Taneja’s reimagining of King Lear also produces Jivan, the illegitimate son of Ranjit who is director of the Devraj Group. There is Jeet, Ranjit’s legitimate son and Devraj’s godson. There are Tuesday parties for Devraj’s Hundred – a group of handpicked young men who are the future of business, media and politics in this country. Delhi is a lithograph of roads, roundabouts, college boys in fake Nikes and girls in block-printed cotton kurtas and jeans, protestors with the Indian flag draped around them. Amritsar is the garish colours, tacky décor and antiquated service of the Company’s boutique hotel; it is also a brief quietude at the Golden Temple: “At the Temple, the peace and silence feels almost like a drug.” The fictitious Dhimbala basti – with its nine circles that are suggestive of the nine concentric circles of Hell in Dante Alighieri’s fourteenth-century epic Divine Comedy – heightens (and subverts) the opulence of the Company’s microcosm. A motif of the grotesque, the basti, with its hovels, open drains and mountains of human effluence and garbage, achieves a realism both terrifying and bewildering, particularly when fragile beauty flares in its midst. The Napurthala mandir, a shrine in the middle of filth, is astonishing in its crude aesthetics:

“On a low shelf, an oil wick diya in a rough terracotta pot burned a steady flame. A real snakeskin was looped around a garland of fresh blue flowers, the pale colour of sky. Flowers! Here!”

Srinagar, where the incomplete hotel has glimmered through the narrative arch, is delineated as deceptively languid, with its gold light, chinar-lined boulevards, leather shops, apple carts and jars of honey. Taneja outlines cities with the attentiveness of a cartographer. In We That Are Young, roads, bastis and maidans are prosceniums for an age and time to perform its dharma, its unsung acts of heroism, its grand tragedies. The cityscapes of this novel (even those that are allegorical) are willing accomplices in the acts of the citizenry. Even the fleeting moments of respite that Taneja provides in a chronicle that mirrors the world as an instrument of destruction, nestle in tiny alcoves within specific parts of the city. For instance, Jeet meets his homosexual lover Vik in a bookstore in Hauz Khas Village. They are at a poetry launch; the poems are in translation. Jeet is aware that “bookstores such as this one, built on translation, would not survive in bricks and mortar, the cost of rent was rising, would become too high.”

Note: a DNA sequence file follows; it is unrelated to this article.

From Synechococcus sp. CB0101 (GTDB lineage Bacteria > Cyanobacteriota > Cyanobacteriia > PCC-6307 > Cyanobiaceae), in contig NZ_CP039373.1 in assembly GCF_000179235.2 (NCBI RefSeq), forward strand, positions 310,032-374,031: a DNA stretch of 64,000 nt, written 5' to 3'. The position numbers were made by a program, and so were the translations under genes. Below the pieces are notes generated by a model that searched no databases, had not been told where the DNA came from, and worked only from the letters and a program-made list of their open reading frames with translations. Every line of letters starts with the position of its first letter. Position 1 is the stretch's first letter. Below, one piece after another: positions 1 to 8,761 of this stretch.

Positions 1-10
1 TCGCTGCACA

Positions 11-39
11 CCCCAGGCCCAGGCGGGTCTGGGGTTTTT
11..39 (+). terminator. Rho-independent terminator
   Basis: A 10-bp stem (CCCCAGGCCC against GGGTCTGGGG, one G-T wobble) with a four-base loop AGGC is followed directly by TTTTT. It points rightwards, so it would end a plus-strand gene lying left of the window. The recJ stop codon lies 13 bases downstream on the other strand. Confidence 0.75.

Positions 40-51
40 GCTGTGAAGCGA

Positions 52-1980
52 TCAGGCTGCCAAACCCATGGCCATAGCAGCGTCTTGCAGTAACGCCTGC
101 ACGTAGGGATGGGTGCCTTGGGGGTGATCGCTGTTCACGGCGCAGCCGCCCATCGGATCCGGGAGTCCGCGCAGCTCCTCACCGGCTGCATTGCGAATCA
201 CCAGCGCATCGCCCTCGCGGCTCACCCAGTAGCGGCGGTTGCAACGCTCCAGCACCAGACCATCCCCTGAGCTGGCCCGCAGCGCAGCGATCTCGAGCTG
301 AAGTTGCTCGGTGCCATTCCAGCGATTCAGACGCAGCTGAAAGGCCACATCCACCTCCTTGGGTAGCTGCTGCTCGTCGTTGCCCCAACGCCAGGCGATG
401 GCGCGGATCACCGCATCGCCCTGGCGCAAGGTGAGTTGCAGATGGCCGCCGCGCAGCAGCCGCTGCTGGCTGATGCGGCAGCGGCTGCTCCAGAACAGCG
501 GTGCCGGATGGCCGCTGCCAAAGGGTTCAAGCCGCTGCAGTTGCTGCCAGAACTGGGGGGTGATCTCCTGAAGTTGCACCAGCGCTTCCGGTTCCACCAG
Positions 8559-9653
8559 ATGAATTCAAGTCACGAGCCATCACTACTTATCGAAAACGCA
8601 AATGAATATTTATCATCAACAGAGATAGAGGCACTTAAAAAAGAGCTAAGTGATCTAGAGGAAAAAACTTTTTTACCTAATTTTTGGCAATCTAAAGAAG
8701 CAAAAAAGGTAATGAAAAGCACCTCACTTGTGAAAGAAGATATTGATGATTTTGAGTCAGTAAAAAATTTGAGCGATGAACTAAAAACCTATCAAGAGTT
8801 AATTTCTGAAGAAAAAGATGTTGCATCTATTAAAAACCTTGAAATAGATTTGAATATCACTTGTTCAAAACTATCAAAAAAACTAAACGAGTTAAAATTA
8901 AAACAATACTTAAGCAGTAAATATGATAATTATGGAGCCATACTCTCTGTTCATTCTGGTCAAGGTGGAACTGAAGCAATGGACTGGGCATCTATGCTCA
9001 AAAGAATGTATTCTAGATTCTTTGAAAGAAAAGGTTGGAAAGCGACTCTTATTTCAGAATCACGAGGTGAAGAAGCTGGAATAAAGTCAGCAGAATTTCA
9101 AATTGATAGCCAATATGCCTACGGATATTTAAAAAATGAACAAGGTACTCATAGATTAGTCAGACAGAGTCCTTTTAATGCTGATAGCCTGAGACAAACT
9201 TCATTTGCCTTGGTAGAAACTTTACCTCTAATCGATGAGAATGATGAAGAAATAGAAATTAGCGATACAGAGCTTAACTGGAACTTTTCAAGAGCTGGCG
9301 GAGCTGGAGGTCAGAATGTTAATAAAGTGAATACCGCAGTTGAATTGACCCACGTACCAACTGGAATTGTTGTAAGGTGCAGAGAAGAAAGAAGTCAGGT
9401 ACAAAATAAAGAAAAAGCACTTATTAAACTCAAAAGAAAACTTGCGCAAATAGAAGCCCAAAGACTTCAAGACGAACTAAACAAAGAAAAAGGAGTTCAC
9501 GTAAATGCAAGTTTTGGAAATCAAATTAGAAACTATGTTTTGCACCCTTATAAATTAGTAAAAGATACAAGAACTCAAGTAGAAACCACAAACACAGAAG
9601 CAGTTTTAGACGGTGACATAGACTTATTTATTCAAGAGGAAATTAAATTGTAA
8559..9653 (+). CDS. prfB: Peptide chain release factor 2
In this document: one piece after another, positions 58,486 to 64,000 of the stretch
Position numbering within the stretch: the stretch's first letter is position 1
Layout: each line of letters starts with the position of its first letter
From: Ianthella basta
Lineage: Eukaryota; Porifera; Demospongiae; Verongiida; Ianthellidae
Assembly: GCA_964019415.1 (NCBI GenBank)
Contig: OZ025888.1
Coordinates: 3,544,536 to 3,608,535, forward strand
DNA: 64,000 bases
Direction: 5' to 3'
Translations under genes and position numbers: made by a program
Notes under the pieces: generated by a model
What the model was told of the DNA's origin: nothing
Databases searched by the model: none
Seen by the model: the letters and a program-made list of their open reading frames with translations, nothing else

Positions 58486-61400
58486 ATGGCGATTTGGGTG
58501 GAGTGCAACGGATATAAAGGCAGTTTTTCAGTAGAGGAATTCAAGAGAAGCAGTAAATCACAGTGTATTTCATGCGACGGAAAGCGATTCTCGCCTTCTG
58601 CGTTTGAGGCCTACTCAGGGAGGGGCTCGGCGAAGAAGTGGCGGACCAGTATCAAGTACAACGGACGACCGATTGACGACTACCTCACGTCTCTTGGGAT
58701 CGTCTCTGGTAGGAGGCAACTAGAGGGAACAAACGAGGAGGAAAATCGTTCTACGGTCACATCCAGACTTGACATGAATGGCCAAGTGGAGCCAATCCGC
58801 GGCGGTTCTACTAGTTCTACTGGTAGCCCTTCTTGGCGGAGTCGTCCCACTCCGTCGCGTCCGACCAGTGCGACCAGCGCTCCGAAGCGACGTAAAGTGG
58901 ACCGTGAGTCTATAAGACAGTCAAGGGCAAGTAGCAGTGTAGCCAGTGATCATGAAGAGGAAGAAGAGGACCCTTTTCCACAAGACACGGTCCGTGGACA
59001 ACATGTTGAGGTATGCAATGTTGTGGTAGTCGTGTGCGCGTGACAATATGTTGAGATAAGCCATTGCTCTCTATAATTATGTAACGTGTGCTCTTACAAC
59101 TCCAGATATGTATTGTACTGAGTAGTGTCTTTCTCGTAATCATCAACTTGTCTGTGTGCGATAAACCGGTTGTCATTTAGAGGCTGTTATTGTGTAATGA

Love, like the bookstore, isn’t resilient enough to survive Taneja’s fictive universe, and the narrative churn swiftly demolishes tenderness. It dwells instead, on the business of the Company, and the blood that must spill to keep it running. Among the weaponry deployed to maim or kill is a gold candlestick, a splintered cane, a knife, an Ambri apple. There are several melodramatic moments in the novel, evocative of popular Bollywood adaptations of Shakespeare’s plays. Ranjit, with his bone-topped cane and silver hair immediately summons an image of late actor Amrish Puri in his various villainous roles in Hindi cinema. But We That Are Young is an assortment of characters, voices, cultural hybrids. It is an appropriation of Shakespeare’s tragedy, Hindu mythology, Christian tenets of sin and redemption, Bollywood songs, ghazals and cusswords for the purpose of a vigorous interrogation.

We That Are Young is Taneja’s debut novel. Prior to this, her novella Kumkum Malhotra, published in 2014, won the Gatehouse Press New Fiction Prize. Located in a tiny house in Nizamuddin, Kumkum Malhotra explores the predicament of a woman as she is slowly ostracised by her family. Predicaments, particularly those that women find themselves trapped in, are examined with excruciating honesty by Taneja, a fellow at Warwick University who has worked as a human rights editor and filmmaker. In We That Are Young, one catches oneself muttering, “Serves him right!” when Devraj is ousted from his Company. After all, doesn’t Devraj humiliate Gargi in public, doesn’t he say, “Are chup, randi, chup!”

Radhika Oberoi is a freelance journalist based in New Delhi.

Liked the story? We’re a non-profit. Make a donation and help pay for our journalism.